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Consider a category $\bf {Set}$ of sets and functions that admits a functor $^{*}-:\bf{Set}\to \bf {Set}$ which sends every set $S$ to an enlargement of it and every function $f:S\to T$ to its enlargement.

Is it possible that such an enlargement functor is essentially idempotent?

The problem is related to the existence of a special ultrafilter on $\mathbb {N}$. Let $g:\mathbb{N}\times \mathbb{N}\to \mathbb{N}$ be a bijection. If we write $UF(X)$ for the set of ultrafilters on the set $X$ then $g$ induces a bijection $G:UF(\mathbb{N}\times \mathbb{N})\to UF(\mathbb{N})$. Define the function $H_g:UF(\mathbb{N})\to UF(\mathbb{N})$ by sending an ultrafilter $\mathcal{F}\in UF(\mathbb{N})$ to $G(\mathcal{F}\times\mathcal{F})$. Call the pair $(g,\mathcal{F})$ 'good' if $H_g(\mathcal{F})=\mathcal{F}$ and $\mathcal{F}$ is non-principal.

Is there a good pair $(g,\mathcal{F})$?

Remark: The existence of a good pair $(g,\mathcal{F})$ is related to the enlargement problem as follows. Assume $ZF$ for the sets in $\bf {Set}$ and consider the usual ultrapower construction with respect to $\mathcal{F}$ to obtain an enlargement functor $^{*}-:\bf{Set}\to \bf {Set}$. $g$ can then rather straightforwardly be used to obtain the components of a natural isomorphism from the double enlargement to the enlargement.

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up vote 5 down vote accepted

If one unwraps the packaging, it appears that the question about good pairs is asking the following:

Question. Is there a nonprincipal ultrafilter $F$ on $\mathbb{N}$ such that $F\times F$ is isomorphic to $F$ via a bijection $g:\mathbb{N}\times\mathbb{N}\to \mathbb{N}$?

The answer to this is no. I think about it in terms of seed theory: the ultrapower by $F\times F$ amounts to doing the ultrapower by $F$ twice, and therefore has two distinct seeds generating $F$, but the ultrapower by $F$ has a unique seed generating $F$, by the unique seed lemma, and so they cannot be isomorphic.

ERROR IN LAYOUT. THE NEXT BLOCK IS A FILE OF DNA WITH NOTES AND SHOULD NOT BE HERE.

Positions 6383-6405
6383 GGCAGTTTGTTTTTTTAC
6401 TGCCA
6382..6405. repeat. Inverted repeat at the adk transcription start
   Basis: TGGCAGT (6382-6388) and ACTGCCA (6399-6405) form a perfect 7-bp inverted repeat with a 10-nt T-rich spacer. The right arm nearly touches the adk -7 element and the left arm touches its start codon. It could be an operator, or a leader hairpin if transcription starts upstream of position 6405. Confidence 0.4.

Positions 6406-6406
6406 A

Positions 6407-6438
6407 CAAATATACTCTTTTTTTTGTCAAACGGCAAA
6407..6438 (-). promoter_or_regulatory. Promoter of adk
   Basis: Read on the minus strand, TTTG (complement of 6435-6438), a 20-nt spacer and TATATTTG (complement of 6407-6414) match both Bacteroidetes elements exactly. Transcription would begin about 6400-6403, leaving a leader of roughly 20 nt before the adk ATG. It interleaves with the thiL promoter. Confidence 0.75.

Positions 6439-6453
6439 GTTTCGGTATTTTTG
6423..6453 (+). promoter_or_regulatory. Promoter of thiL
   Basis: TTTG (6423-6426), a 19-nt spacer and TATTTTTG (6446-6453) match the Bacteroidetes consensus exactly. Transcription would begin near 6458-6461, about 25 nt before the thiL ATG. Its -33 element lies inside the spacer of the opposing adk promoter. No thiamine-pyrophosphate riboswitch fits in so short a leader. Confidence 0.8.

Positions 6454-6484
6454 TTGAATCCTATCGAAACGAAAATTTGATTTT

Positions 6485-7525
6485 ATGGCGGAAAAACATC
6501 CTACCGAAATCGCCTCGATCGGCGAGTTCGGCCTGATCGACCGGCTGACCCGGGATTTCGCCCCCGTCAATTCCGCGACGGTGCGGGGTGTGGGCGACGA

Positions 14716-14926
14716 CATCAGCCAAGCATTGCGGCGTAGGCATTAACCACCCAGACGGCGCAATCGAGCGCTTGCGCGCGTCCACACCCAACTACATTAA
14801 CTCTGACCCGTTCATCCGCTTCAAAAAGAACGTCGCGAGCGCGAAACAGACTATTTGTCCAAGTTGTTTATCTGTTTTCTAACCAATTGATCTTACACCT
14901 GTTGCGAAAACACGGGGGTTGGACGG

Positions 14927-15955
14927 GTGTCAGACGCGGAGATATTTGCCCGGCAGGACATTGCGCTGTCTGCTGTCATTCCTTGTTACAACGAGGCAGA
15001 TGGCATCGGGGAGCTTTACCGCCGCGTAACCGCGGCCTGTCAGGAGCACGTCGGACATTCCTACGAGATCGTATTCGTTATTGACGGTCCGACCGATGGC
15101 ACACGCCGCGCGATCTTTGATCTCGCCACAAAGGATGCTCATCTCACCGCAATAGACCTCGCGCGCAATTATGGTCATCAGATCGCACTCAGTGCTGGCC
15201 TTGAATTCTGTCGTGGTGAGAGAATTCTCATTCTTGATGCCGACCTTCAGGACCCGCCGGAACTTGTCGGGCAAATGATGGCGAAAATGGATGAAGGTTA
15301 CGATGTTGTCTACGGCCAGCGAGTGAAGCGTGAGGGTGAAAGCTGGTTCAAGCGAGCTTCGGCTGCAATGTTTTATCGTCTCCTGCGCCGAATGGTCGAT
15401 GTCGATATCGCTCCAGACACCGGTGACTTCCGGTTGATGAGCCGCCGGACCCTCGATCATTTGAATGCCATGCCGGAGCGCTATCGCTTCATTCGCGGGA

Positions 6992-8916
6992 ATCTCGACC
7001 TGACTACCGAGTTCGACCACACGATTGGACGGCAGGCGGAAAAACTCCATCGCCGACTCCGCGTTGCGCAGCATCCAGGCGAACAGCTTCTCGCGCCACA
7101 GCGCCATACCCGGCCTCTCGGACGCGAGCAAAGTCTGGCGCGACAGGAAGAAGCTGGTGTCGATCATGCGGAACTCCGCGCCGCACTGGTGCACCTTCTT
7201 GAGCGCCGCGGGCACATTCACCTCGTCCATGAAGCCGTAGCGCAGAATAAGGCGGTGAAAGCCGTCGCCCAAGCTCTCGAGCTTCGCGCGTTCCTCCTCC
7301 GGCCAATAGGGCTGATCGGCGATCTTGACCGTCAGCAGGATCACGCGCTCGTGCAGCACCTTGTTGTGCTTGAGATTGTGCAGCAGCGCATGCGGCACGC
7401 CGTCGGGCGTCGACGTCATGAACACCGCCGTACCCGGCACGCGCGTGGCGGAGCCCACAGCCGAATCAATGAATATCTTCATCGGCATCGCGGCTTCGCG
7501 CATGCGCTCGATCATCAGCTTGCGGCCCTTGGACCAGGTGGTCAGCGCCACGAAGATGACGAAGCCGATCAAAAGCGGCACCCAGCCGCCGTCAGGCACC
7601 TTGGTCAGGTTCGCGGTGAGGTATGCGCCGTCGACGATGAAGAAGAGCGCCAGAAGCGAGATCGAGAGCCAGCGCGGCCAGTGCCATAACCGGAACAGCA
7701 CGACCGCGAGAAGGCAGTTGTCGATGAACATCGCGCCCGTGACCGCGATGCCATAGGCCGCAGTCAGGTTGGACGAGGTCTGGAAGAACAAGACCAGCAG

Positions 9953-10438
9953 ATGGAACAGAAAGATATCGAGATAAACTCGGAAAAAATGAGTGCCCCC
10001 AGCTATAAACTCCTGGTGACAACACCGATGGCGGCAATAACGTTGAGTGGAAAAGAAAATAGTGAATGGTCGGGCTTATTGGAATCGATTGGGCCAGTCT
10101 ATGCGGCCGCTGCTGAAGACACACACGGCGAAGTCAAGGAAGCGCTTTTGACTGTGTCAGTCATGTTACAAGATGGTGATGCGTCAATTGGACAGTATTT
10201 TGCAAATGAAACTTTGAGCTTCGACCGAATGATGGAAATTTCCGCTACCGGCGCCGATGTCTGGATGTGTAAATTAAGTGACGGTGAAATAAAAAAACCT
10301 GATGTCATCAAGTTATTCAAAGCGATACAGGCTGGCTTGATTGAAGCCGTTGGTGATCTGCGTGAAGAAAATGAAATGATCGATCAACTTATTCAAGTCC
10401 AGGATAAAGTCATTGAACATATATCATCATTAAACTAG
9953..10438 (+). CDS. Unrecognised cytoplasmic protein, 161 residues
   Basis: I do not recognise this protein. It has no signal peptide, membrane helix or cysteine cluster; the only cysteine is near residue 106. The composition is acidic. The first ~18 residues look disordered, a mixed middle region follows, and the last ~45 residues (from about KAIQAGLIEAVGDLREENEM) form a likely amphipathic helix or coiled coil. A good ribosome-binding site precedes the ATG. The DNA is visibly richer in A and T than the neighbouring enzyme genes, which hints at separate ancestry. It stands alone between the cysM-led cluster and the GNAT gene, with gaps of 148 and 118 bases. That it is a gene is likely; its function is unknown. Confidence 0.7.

But let me also give a direct argument. Assume that $g:\mathbb{N}\times\mathbb{N}\to\mathbb{N}$ is an isomorphism of $F\times F$ with $F$. Let $p:\mathbb{N}\times\mathbb{N}\to \mathbb{N}$ be the projection function $p(x,y)=x$, and let $f=p\circ g^{-1}:\mathbb{N}\to\mathbb{N}$. Using the definition of the product ultrafilter, the fact that $g$ is an isomorphism, and the definition of $f$, it follows that $$A\in F\iff p^{-1}A\in F\times F\\ \iff g[p^{-1}A]\in F\\ \iff f^{-1}A\in F$$ Now, it is a completely general fact about ultrafilters, proved by Solovay, that if $A\in F\iff f^{-1}A\in F$ for all $A$, then $f$ must be the identity on a set in $F$. (I can post a proof of this if it is desired. This fact is the essence of the unique seed lemma.) Thus, $f(n)=n$ on a set $A$ in $F$. What this means is that $g^{-1}(n)$ is a pair with first coordinate $n$, for all $n\in A$. It follows that $g^{-1}A$ has at most one element on each column, and consequently is not in $F\times F$. Since $A\in F$, this contradicts the assumption that $g$ is an isomorphism of $F\times F$ with $F$. QED

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The same argument works with ultrafilters on any set, not just ultrafilters on a countable set. – Joel David Hamkins Mar 25 '12 at 9:30
I think this result should be attributed to Frolik. – Juris Steprans Mar 25 '12 at 12:51
Juris is probably right about the specific result concerning product ultrafilters. The general result that you attribute to Solovay was also found by Katetov, but I´m not sure who got it first. – Andreas Blass Mar 25 '12 at 15:10
I've forgotten that in fact Solovay told me by email last year that it appears he was not first, that Katetov had it earlier. Solovay produced an account of his argument here: – Joel David Hamkins Mar 25 '12 at 15:22
Thank you very much Joel for the simplification of my question and the very decisive answer. – Ittay Weiss Mar 29 '12 at 9:16

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